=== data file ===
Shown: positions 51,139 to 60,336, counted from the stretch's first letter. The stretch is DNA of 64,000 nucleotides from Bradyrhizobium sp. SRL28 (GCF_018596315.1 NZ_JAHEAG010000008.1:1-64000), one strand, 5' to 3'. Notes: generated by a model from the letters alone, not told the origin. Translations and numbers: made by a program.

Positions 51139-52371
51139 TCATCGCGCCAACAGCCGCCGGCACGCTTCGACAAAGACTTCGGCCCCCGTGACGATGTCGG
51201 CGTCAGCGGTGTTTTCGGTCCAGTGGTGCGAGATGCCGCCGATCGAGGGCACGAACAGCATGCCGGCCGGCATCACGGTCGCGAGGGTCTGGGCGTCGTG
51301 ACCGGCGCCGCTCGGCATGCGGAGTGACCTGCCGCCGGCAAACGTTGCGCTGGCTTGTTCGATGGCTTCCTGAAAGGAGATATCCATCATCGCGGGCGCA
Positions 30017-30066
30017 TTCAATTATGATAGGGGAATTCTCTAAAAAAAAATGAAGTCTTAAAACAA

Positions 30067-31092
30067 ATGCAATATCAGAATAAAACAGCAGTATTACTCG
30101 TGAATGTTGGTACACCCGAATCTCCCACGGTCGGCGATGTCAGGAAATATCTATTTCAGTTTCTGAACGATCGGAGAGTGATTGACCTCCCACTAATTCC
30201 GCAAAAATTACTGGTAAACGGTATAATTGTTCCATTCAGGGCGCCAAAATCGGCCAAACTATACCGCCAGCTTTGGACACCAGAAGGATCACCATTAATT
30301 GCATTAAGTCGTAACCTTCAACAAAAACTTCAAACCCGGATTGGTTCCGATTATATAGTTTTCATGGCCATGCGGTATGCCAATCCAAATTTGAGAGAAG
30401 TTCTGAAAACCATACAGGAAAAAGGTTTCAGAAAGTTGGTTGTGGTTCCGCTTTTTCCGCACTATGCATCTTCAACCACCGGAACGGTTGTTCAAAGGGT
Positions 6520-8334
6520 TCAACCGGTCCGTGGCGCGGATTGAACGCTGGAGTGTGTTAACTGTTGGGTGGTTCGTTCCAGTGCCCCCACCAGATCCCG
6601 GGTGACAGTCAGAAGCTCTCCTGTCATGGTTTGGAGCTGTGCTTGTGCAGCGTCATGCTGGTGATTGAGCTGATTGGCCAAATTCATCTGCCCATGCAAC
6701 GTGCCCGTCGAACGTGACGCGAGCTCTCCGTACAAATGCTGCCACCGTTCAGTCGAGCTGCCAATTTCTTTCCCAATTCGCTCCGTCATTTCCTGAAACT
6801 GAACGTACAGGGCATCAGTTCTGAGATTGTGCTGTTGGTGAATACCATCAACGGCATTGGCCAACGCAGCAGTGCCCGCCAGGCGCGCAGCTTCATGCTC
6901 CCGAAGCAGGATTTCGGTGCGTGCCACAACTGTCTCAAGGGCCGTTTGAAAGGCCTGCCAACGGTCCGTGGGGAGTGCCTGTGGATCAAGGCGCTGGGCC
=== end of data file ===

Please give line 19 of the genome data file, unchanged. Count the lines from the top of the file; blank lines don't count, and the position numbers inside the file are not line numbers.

6901 CCGAAGCAGGATTTCGGTGCGTGCCACAACTGTCTCAAGGGCCGTTTGAAAGGCCTGCCAACGGTCCGTGGGGAGTGCCTGTGGATCAAGGCGCTGGGCC